5.       Coleslaw. There was a multiyear period in my life when I thought coleslaw was a perfect way to “eat healthy”.  After all, coleslaw is cabbage and cabbage is a fibrous vegetable, it’s not cooked, and it’s very easy to buy and quick to eat (and cheap).  Unfortunately, the cabbage acts as an armature for milk by-products it’s coated with whose calories come mostly from fat, so the justification for eating 12 oz. of coleslaw as a “vegetable” didn’t really make sense given the hundreds of calories that went along for the ride on the cabbage.

6.       Skim Milk. Skim milk is, by all accounts, a perfect food.  Its ability to impart a very heavy dose of protein and the enzymes needed to digest it, its quick availability and ease of consumption make it a wonderful nutritional element in any reasonable diet.  Unfortunately, I drank it in very unreasonable quantities – easily a quart a day and maybe a quart and a half.  And the collateral damage of having milk is it demands things be eaten with it that are almost always fat bombs.  My own WMD (in this case, Weapon of Mass Digestion) was cookies.  But even though I felt virtuous having organic skim milk with some sort of “low fat” cookie (Fig Newtons, anything that Snackwells made, Stella D’Oro biscotti), if I’d had half a brain I would have realized that the “snack” of 8 oz. of milk and four or six “low fat” cookies was somewhere in the neighborhood of 600 to 800 calories being ingested at odd hours of the night, usually at bedtime.

7.       Potatoes. Although I never ordered French Fries (I even ceased ordering “meals” that included them with my fast food six or seven years prior to de-massing) and I was relatively abstemious when it came to scalloped potatoes, I regularly consumed both mashed potatoes and baked potatoes.  I did not delude myself into thinking that mashed potatoes, which I limited to restaurant or special occasion dining, were anything but co-equal parts of potato and animal fat (a.k.a. butter) and most gravies they bathe in have a high fat-to-flour ratio.  But baked potatoes were truly one of my “ignorance is bliss” foods.  Unlike almost anyone else I know, I would never put butter or sour cream on my baked potatoes, but unfortunately I didn’t recognize that potatoes are basically pure starch, and starch is very easily converted into fat, especially when you eat at least a three-quarter-pound potato at a sitting and often have at least one-half of another after the fact (and would gladly take the skins that were leftover from people who didn’t like them).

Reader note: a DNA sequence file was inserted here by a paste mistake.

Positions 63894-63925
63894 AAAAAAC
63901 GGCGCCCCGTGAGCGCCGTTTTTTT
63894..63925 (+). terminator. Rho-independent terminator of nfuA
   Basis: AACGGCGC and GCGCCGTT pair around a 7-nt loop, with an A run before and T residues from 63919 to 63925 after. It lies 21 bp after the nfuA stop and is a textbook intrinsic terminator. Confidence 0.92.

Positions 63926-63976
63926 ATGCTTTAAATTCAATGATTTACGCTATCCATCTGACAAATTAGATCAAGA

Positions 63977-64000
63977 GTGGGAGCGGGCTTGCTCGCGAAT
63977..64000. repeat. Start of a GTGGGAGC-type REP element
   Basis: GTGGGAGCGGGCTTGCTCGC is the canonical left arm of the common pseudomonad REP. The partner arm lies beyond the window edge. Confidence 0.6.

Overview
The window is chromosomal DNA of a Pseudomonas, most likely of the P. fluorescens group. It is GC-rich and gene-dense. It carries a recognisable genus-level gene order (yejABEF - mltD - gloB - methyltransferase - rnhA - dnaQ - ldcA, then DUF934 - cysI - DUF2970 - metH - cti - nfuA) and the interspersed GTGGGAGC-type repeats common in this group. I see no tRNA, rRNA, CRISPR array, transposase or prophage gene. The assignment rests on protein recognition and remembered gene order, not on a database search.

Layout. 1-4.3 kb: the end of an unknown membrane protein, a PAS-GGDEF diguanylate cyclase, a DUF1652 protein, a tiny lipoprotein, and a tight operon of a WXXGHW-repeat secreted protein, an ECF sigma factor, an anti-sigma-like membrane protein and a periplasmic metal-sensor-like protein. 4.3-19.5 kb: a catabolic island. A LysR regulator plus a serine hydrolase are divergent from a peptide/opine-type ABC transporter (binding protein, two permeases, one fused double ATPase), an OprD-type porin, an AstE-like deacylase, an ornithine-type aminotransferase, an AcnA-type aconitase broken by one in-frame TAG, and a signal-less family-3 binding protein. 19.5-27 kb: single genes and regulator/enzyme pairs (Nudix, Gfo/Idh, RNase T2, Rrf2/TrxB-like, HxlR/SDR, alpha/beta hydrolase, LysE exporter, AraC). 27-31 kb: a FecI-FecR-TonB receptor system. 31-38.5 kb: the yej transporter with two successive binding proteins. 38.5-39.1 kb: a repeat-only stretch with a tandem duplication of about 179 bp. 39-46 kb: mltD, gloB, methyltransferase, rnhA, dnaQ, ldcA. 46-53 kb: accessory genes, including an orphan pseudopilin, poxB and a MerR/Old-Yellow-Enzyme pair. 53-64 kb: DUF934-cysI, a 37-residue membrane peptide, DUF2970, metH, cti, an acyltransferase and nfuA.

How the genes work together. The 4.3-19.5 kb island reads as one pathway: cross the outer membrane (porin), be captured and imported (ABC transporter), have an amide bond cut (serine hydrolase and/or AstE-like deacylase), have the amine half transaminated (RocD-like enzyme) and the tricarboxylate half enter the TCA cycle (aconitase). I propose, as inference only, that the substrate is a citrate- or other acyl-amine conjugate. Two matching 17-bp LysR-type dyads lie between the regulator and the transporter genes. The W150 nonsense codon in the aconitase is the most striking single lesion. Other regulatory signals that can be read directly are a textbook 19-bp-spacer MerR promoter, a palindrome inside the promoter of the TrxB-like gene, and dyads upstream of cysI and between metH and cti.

8.       Triple Dipping. Dinnertime was not simply a meal, it was three modalities of eating.  First was the food I would eat as soon as I got home from work.  These “snacks” would include Triscuits, a chunk of cheese, peanut butter, leftover pizza, a shard of meat, or anything else in the refrigerator.  Then it would be time for the ever-ethical dinner (often eaten in front of the television set) and then the third chow call of the evening, the “clean up” meal where any other diner’s uneaten morsels (including the kids’ partially eaten McNuggets) would somehow find their way into my alimentary canal. Of course, I rationalized this all by the fact that I “never” had “desserts” (other than the multiple cookies soaked in milk a couple of hours later.)

9.       Food on the Road. Driving at 70 mph it’s very easy to rationalize the fact that saving the three minutes it would take to walk into a store and order something that would actually be healthy is supplanted by ordering something in a paper wrapper and has 80% to 90% of is calories from the fat it is composed of, cooked in, or has slathered upon it.  I rationalized that the 580 calories of a Quarter Pounder with Cheese was a reasonable amount given the fact that I only had it with a Diet Coke.  But when you looked at the fat calories and added the fact that the greasy meat was set between two pieces of the most refined flour bread product imaginable, it was a remarkably efficient fat delivery system.